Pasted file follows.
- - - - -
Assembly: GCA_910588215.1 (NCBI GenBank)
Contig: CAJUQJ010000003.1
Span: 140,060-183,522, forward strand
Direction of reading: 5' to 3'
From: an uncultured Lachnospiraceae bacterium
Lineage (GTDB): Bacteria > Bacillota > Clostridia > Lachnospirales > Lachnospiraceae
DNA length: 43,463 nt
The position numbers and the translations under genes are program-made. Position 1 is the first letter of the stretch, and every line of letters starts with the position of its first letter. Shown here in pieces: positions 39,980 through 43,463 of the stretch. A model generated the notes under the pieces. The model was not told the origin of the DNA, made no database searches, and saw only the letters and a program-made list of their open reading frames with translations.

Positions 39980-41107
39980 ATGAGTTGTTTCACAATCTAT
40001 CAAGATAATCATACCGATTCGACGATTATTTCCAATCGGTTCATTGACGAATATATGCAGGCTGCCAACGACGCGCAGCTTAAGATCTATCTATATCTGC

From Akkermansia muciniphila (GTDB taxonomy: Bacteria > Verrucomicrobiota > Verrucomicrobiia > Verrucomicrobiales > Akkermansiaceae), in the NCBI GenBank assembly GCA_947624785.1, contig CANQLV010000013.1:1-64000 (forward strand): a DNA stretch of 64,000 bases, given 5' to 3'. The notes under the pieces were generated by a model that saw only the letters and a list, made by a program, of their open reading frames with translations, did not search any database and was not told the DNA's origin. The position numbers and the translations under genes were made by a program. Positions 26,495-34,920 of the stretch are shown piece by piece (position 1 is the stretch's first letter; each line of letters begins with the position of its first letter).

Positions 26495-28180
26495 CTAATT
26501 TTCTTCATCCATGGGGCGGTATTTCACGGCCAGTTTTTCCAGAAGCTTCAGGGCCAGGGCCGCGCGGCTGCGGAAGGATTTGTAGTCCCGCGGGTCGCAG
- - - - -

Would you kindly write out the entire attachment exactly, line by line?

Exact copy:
Assembly: GCA_910588215.1 (NCBI GenBank)
Contig: CAJUQJ010000003.1
Span: 140,060-183,522, forward strand
Direction of reading: 5' to 3'
From: an uncultured Lachnospiraceae bacterium
Lineage (GTDB): Bacteria > Bacillota > Clostridia > Lachnospirales > Lachnospiraceae
DNA length: 43,463 nt
The position numbers and the translations under genes are program-made. Position 1 is the first letter of the stretch, and every line of letters starts with the position of its first letter. Shown here in pieces: positions 39,980 through 43,463 of the stretch. A model generated the notes under the pieces. The model was not told the origin of the DNA, made no database searches, and saw only the letters and a program-made list of their open reading frames with translations.

Positions 39980-41107
39980 ATGAGTTGTTTCACAATCTAT
40001 CAAGATAATCATACCGATTCGACGATTATTTCCAATCGGTTCATTGACGAATATATGCAGGCTGCCAACGACGCGCAGCTTAAGATCTATCTATATCTGC

From Akkermansia muciniphila (GTDB taxonomy: Bacteria > Verrucomicrobiota > Verrucomicrobiia > Verrucomicrobiales > Akkermansiaceae), in the NCBI GenBank assembly GCA_947624785.1, contig CANQLV010000013.1:1-64000 (forward strand): a DNA stretch of 64,000 bases, given 5' to 3'. The notes under the pieces were generated by a model that saw only the letters and a list, made by a program, of their open reading frames with translations, did not search any database and was not told the DNA's origin. The position numbers and the translations under genes were made by a program. Positions 26,495-34,920 of the stretch are shown piece by piece (position 1 is the stretch's first letter; each line of letters begins with the position of its first letter).

Positions 26495-28180
26495 CTAATT
26501 TTCTTCATCCATGGGGCGGTATTTCACGGCCAGTTTTTCCAGAAGCTTCAGGGCCAGGGCCGCGCGGCTGCGGAAGGATTTGTAGTCCCGCGGGTCGCAG